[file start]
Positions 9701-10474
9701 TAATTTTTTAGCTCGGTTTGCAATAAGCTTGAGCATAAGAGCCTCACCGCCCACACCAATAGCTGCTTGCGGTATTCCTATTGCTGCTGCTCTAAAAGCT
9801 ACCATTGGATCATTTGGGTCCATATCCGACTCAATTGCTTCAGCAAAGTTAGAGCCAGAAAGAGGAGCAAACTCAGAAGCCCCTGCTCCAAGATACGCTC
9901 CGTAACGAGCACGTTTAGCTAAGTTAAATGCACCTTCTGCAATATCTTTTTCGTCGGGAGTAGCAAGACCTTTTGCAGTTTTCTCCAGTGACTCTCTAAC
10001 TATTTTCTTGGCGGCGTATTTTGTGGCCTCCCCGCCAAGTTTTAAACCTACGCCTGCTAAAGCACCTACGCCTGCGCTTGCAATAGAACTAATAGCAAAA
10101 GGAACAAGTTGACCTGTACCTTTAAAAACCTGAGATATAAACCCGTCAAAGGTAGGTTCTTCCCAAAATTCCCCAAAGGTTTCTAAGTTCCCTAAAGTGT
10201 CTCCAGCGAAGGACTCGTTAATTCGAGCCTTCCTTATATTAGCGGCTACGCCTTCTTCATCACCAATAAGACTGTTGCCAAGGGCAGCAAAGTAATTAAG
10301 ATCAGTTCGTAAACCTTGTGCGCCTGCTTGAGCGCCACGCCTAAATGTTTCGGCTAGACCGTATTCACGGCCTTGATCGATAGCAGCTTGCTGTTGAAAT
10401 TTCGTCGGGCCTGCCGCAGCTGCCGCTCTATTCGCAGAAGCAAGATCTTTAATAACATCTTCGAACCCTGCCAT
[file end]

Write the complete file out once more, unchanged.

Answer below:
Positions 9701-10474
9701 TAATTTTTTAGCTCGGTTTGCAATAAGCTTGAGCATAAGAGCCTCACCGCCCACACCAATAGCTGCTTGCGGTATTCCTATTGCTGCTGCTCTAAAAGCT
9801 ACCATTGGATCATTTGGGTCCATATCCGACTCAATTGCTTCAGCAAAGTTAGAGCCAGAAAGAGGAGCAAACTCAGAAGCCCCTGCTCCAAGATACGCTC
9901 CGTAACGAGCACGTTTAGCTAAGTTAAATGCACCTTCTGCAATATCTTTTTCGTCGGGAGTAGCAAGACCTTTTGCAGTTTTCTCCAGTGACTCTCTAAC
10001 TATTTTCTTGGCGGCGTATTTTGTGGCCTCCCCGCCAAGTTTTAAACCTACGCCTGCTAAAGCACCTACGCCTGCGCTTGCAATAGAACTAATAGCAAAA
10101 GGAACAAGTTGACCTGTACCTTTAAAAACCTGAGATATAAACCCGTCAAAGGTAGGTTCTTCCCAAAATTCCCCAAAGGTTTCTAAGTTCCCTAAAGTGT
10201 CTCCAGCGAAGGACTCGTTAATTCGAGCCTTCCTTATATTAGCGGCTACGCCTTCTTCATCACCAATAAGACTGTTGCCAAGGGCAGCAAAGTAATTAAG
10301 ATCAGTTCGTAAACCTTGTGCGCCTGCTTGAGCGCCACGCCTAAATGTTTCGGCTAGACCGTATTCACGGCCTTGATCGATAGCAGCTTGCTGTTGAAAT
10401 TTCGTCGGGCCTGCCGCAGCTGCCGCTCTATTCGCAGAAGCAAGATCTTTAATAACATCTTCGAACCCTGCCAT